10 2. LITERATURE REVIEW Bingo is a specific game of chance in which prizes are awarded on the basis of designated numbers or symbols conforming to numbers or symbols selected at random. Bingo was originally called 'Beano' which was played at county fairs with a dealer drawing discs from a cigar box and players marking their cards with beans to numbers called. If they were to win they would yell 'beano'. The history of bingo dates as far back as 1530 in Italy when the lottery was launched (Bingo Gang, 2006). The game then moved to France in the late 1770s but was primarily played by the wealthy. The game made its mark in Germany in the 1950s amongst children for educational purposes. The game eventually moved to the US in 1929 as 'Beano'. The name 'bingo' was developed through a bingo player at a county fair yelling 'bingo' instead of 'beano' and thus BINGO became the new name of the game (Bingo Gang, 2006). Edwin Lowe, a toy salesman, took the game of beano and redeveloped it into Bingo. He worked with Carl Leffler in increasing the game capabilities. Soon bingo became popular. Several churches and communities used bingo to raise funds for their activities. Bingo in a sense took the form of legal gambling. By 1930 there were over 6000 different bingo cards. Bingo has taken several educational forms. Today European countries use it as a teaching aid for preschoolers. It makes an interesting tool for teaching maths to small children. It exists in several variations for spelling and teaching history. 2.1 THE EVOLUTION OF BINGO Evolution can be described as a process in which something passes by degrees to a different stage (especially a more advanced or mature stage). Bingo has certainly evolved over the years from being a game played with beans in the 1500s to a game being played using machines in the 2000s. 2.2 NON-ELECTRONIC BINGO In non-electronic bingo, players purchase bingo cards containing numbers which are to be matched in various patterns (depending on the game) against numbers on balls drawn randomly. The randomly drawn numbers are called out and players mark the called numbers on their cards. Players call bingo when they match the same pattern on their card. The first person to shout bingo wins. The card is checked and if everything is in order, the person is the winner. Multiple winners share the prize money in case of a tie. More than six thousand different bingo cards are in existence. This gives every player an equal chance of winning. In non-electronic bingo there is always a winner because the game continues until someone comes up with a perfect match. One technique adopted by bingo halls is to increase the jackpot by connecting all bingo machines in a particular area. This lures people into playing more games spread over several hours. LITERATURE REVIEW 3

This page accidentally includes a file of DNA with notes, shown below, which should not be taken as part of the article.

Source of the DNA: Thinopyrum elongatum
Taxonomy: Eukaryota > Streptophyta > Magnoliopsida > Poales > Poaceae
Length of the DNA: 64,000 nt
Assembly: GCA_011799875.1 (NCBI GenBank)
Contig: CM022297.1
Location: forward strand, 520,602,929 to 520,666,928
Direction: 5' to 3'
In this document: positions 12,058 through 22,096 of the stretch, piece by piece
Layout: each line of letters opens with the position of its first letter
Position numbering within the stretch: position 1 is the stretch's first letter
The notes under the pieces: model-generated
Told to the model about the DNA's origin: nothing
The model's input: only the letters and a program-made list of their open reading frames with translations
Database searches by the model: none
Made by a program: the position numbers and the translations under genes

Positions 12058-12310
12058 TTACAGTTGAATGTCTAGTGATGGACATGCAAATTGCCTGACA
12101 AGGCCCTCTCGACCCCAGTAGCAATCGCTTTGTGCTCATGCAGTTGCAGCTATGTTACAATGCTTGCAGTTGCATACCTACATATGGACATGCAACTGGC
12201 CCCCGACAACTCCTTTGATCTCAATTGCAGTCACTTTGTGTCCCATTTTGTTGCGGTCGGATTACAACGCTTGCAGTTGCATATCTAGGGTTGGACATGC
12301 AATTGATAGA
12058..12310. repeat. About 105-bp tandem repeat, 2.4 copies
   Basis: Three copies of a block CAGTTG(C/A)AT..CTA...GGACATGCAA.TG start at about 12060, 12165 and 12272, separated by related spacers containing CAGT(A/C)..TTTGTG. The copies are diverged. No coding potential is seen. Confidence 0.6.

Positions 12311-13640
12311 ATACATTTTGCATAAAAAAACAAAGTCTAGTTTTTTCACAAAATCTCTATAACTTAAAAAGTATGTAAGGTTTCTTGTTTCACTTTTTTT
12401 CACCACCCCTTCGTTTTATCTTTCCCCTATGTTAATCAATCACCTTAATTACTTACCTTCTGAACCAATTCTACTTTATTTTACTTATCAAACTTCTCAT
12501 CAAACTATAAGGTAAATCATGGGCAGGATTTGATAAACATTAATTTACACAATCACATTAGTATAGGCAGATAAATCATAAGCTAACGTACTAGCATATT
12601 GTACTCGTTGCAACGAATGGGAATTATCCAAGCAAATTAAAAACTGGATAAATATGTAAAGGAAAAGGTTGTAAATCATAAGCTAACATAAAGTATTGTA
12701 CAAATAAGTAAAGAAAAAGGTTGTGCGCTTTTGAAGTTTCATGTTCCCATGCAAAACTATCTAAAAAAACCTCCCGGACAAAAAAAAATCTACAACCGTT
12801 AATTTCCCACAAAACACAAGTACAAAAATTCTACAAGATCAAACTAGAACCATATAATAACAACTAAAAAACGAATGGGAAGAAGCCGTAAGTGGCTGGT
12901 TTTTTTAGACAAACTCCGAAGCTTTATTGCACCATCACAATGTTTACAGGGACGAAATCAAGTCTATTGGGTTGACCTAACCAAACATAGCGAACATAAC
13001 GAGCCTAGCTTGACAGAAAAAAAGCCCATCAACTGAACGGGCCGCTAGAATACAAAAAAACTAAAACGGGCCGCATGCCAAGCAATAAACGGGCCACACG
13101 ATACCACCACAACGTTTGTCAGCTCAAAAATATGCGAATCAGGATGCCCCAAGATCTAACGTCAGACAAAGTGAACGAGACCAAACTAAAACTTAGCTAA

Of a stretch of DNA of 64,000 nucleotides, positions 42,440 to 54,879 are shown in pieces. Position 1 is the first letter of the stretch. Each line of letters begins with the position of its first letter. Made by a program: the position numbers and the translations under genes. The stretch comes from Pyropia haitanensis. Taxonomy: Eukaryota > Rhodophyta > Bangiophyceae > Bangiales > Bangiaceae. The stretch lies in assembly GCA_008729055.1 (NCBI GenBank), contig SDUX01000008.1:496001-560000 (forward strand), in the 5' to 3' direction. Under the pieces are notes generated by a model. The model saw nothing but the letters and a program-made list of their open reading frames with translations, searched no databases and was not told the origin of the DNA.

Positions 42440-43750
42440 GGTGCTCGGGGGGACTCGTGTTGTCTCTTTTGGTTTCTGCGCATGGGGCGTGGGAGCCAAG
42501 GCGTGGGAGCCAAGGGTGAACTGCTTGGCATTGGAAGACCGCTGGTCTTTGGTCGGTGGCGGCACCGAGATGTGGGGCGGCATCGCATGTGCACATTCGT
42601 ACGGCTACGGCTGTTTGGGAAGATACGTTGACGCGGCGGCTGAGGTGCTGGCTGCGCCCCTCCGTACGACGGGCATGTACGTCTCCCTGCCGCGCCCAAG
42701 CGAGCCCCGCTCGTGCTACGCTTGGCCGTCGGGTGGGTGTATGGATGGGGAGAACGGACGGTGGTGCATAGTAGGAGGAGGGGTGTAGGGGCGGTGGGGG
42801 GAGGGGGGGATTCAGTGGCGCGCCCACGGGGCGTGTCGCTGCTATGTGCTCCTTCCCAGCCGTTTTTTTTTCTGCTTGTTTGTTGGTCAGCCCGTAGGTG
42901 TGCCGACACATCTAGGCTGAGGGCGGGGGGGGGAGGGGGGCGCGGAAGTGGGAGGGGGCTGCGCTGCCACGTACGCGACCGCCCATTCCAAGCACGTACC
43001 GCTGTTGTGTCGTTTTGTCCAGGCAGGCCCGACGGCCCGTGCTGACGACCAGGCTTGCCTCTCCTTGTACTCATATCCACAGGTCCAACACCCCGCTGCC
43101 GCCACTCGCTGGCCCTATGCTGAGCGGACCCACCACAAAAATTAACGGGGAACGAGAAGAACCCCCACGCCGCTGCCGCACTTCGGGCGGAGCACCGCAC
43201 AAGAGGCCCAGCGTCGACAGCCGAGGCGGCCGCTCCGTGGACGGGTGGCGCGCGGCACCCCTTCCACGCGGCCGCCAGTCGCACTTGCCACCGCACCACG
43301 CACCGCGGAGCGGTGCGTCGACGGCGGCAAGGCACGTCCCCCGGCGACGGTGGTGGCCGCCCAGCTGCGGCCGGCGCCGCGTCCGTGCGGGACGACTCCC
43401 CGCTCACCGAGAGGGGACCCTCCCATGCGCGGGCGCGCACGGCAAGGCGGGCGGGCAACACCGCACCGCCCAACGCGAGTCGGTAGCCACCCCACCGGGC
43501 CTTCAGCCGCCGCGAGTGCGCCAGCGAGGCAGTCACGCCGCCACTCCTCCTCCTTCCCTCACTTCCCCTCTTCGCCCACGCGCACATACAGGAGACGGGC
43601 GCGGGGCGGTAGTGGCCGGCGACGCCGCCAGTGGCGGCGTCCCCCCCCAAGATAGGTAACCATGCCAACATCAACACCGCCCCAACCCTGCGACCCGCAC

11 Non-electronic bingo requires a certain degree of attentiveness and skill: i.e. listening to the call, marking the cards and shouting bingo. This kind of skill has seen bingo players score high in psychological tests measuring mental speed, memory and the ability to pick up information from the environment around them (Responsible Gambling Council, 2002). Players have to be able to check numbers off quickly and need rapid hand-eye co-ordination. There is a competitive aspect to non-electronic bingo in the sense that the player competes against other players in each game. 2.3 ELECTRONIC BINGO TERMINALS The electronic bingo terminal is a technological aid to the playing of bingo. The bingo game itself is powered by an independent system, with the machines functioning as terminals for bingo play. Linking electronic bingo terminals within a hall allows the game to be fast and more secure. Players enter the bingo game through a note reader, and all numbers and cards are displayed on touch-screens. The central server automatically doles out a player's numbers every time a group of balls is drawn. A player has to accept the draw by either pressing the touch screen or the daub button to electronically mark the numbers on the card within a limited time. On the lower screen, there are electronic spinning wheels and a numbers screen that resembles a slot machine. The machines have little buttons on the video screens that read Daub and Bingo. Players who fail to press the Daub button after the numbered balls appear on their screens find their cards are not marked. Flexibility is built into the game, in that players are able to change their cards before each draw of numbers and they can keep track of more cards than thought humanly possible. Electronic bingo terminals display winnings which are not only as a marked bingo card, but also has spinning reel symbols like cherries and diamonds which are similar to traditional slot machine symbols (Rose, 2003). To claim winnings, the player pushes the onscreen cash out button and the machine prints out a barcoded ticket showing the credits accumulated by the player during the game. The ticket can be inserted into another electronic bingo terminal or it can be redeemed for cash at a cashier station. Essentially, these bingo machines resemble slots machines considerably. Such immense resemblance of bingo machines to slots machines does not gel well with operators licensed to offer slot machine and table games or those opposing slots machine games. A minimum of two players is required in order to play the electronic bingo terminal because players play against each other rather than against the machine. LITERATURE REVIEW 4